MIPI Alliance
Company typeTrade association
IndustryMobile and mobile-influenced devices
United States
Number of locations

MIPI Alliance is a global business alliance that develops technical specifications for the mobile ecosystem, particularly smart phones but including mobile-influenced industries. MIPI was founded in 2003 by Arm, Intel, Nokia, Samsung, STMicroelectronics and Texas Instruments.[1]

Non-member organizations have limited access to MIPI standards, with some exceptions. The exceptions generally take the form of a public version of the standard. An example of one of these exceptions is the I3C Basic standard which requires no license from MIPI to implement.[2]

The organization comprises about 330 member companies worldwide, 15 active working groups and has delivered more than 45 specifications within the mobile ecosystem in the last decade. MIPI specifications provide interface solutions for mobile handsets. As the traditional mobile ecosystem has expanded to include tablets and laptops, MIPI Alliance's specifications are implemented beyond mobile phones including: tablets, PCs, cameras, industrial electronics, Machine to Machine (IoT), augmented reality, automotive, and medical technologies.[3]

MIPI members include handset manufacturers, device OEMs, software providers, semiconductor companies, application processor developers, IP tool providers, test and test equipment companies, as well as camera, tablet and laptop manufacturers.

Organizational structure

MIPI (for Mobile Industry Processor Interface) is a non-profit corporation governed by a board of directors. The Officers of MIPI Alliance include the chairman, vice chairman, secretary, and treasurer. The board manages the general affairs of the organization, acting in the interest of its members in the development of specifications which advance interface technology for mobile devices. The board receives technical direction from a technical steering group.[4]

The board approves and directs working groups to evaluate or develop specifications to meet a specific interface requirement.

The marketing working group is responsible for developing and executing activities that promote the MIPI specifications.

Birds of a feather (BIF) and investigation groups may be formed by the board to evaluate and consider new technology or market trends which could benefit from the development of an interface specification.[5]

MIPI Alliance working groups

MIPI Alliance working groups[6] are created and structured to define common mobile-interface specifications. The organization currently has more than 15 working groups, spanning mobile device design. Each working group progresses along a standard path - from investigation group to specification. Led by a technical chair, group members define the requirements for the specification, solicit input and proposals, discuss, and create a draft specification. From there, the specification is vetted and reviewed by the board of directors. After a final vote, the draft becomes a specification which is made available to all member companies. Only MIPI members have access to the complete published specification. Working Group participation is open to board, promoter, and contributor member companies. While adopter members do not participate in working groups, they do have access to the published specifications.[7]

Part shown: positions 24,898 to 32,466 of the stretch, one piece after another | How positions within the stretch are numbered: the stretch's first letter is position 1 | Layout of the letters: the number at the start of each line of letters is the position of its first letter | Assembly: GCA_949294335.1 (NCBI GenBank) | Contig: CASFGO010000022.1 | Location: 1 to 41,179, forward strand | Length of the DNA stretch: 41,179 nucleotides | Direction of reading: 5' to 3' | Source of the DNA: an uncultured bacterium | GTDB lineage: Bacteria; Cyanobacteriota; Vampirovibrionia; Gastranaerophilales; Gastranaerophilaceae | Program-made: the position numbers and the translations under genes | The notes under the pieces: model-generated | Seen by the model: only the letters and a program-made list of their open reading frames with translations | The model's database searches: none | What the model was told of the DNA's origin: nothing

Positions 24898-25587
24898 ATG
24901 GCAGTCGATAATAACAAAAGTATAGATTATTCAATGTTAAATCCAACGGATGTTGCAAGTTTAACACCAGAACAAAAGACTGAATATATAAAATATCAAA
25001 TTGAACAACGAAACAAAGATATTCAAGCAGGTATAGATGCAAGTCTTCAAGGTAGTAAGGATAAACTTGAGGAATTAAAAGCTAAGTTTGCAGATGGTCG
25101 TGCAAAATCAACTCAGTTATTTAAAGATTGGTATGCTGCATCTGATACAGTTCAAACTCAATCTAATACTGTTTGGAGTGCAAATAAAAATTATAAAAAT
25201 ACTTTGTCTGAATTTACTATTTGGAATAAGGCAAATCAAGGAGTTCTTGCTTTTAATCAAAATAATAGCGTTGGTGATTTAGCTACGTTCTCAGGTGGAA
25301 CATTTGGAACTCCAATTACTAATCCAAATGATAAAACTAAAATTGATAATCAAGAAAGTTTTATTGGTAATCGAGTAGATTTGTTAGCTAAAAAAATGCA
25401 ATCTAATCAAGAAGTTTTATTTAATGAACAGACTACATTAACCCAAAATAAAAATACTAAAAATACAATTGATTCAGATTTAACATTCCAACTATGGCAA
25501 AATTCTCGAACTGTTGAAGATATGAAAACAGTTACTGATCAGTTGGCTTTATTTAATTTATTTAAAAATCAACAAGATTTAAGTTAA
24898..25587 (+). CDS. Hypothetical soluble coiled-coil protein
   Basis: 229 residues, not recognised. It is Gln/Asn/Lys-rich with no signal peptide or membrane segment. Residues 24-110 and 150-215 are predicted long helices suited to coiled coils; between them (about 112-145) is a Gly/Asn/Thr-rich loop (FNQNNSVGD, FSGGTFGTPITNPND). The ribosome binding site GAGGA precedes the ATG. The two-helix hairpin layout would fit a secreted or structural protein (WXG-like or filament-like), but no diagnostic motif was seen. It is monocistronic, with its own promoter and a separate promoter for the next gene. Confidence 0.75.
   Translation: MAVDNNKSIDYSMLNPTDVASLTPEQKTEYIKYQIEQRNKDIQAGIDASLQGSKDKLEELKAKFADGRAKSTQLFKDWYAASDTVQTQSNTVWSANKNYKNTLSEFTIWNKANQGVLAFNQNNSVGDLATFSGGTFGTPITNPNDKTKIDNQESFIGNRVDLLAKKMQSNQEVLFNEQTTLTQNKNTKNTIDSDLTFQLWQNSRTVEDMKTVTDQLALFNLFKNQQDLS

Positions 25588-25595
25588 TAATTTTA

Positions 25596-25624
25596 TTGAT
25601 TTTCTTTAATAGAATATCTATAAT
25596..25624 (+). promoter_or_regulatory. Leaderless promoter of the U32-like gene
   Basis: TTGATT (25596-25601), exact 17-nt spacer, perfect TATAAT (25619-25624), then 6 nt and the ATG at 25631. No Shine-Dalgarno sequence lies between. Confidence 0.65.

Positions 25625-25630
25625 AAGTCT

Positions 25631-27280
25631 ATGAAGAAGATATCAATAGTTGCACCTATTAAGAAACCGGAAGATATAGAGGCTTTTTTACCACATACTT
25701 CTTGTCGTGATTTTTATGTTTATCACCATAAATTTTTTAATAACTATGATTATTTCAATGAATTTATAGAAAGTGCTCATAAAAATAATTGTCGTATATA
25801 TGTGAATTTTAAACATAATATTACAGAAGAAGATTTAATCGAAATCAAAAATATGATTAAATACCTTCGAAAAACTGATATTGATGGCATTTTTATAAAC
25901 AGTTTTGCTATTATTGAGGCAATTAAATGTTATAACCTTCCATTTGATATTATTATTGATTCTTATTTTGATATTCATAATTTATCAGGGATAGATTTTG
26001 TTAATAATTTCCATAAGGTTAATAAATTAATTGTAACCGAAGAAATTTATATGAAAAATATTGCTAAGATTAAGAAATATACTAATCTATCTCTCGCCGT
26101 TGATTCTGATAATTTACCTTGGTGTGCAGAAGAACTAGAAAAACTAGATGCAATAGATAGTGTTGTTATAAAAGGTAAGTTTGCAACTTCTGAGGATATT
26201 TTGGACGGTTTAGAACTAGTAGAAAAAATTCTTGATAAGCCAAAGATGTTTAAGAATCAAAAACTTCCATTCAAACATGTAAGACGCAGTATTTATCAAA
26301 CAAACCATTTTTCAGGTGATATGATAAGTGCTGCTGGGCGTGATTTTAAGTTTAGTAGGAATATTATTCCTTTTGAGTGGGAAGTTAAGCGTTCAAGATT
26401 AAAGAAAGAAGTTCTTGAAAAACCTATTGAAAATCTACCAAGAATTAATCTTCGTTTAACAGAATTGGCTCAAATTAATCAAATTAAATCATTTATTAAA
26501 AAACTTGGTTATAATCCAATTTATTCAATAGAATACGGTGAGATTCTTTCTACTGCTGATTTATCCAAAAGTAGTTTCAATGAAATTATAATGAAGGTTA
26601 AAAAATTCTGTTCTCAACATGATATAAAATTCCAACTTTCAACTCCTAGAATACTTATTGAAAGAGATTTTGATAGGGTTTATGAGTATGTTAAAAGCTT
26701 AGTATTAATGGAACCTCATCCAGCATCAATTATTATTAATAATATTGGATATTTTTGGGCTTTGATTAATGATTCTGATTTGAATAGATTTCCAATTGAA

Current working groups include:


MIPI specifications address only the interface technology, such as signaling characteristics and protocols; they do not standardize entire application processors or peripherals. Products which utilize MIPI specs will retain many differentiating features. By enabling products which share common MIPI interfaces, system integration is likely to be less burdensome than in the past.[8]

MIPI is agnostic to air interface or wireless telecommunication standards. Because MIPI specifications address only the interface requirements of application processor and peripherals, MIPI compliant products are applicable to all network technologies, including GSM, CDMA2000, WCDMA, PHS, TD-SCDMA, and others.[9][10]

Some of the specifications by MIPI include:

Membership categories

MIPI membership categories include:

MIPI partner organizations


  1. ^ Mobile Chip Interface Gets Real Merritt, Rick “EE Times”, US, 13 February 2006.
  2. ^ Group, Ken Foust, Chair of the MIPI I3C Working Group and MIPI I3C Basic Ad Hoc Working. "MIPI Alliance Delivers New I3C Basic Specification". resources.mipi.org. Retrieved 2020-04-06.((cite web)): CS1 maint: multiple names: authors list (link) CS1 maint: numeric names: authors list (link)
  3. ^ Understanding MIPI Alliance Interface Specifications Wietfeldt, Rick and Lefkin, Peter “Electronic Design”, US, 1 April 2014.
  4. ^ "MIPI Structure and Governance". MIPI Alliance. Retrieved 29 March 2014.
  5. ^ "MIPI Working Group Overview". MIPI Alliance. Retrieved 4 April 2014.
  6. ^ "MIPI Working Groups". MIPI Alliance. Retrieved 4 April 2014.
  7. ^ "MIPI Alliance Working Groups | MIPI Alliance". Mipi.org. Retrieved 8 March 2013.
  8. ^ MIPI Alliance Works on New Specs for Audio and Sensors Tehrani, Rich “TMCnet”, US, 27 February 2014.
  9. ^ EMI from high-speed digital interfaces McCune, Earl and Lefkin, Peter “EDN”, US, 17 January 2014.
  10. ^ Achieve Mutual Transparency For High-Speed Interface Operation McCune, Earl and Lefkin, Peter “Electronic Design”, US, 6 February 2014.
  11. ^ "Add support for the System Power Management Interface (SPMI) [LWN.net]". lwn.net.
  12. ^ "MIPI SoundWire". MIPI. January 4, 2017.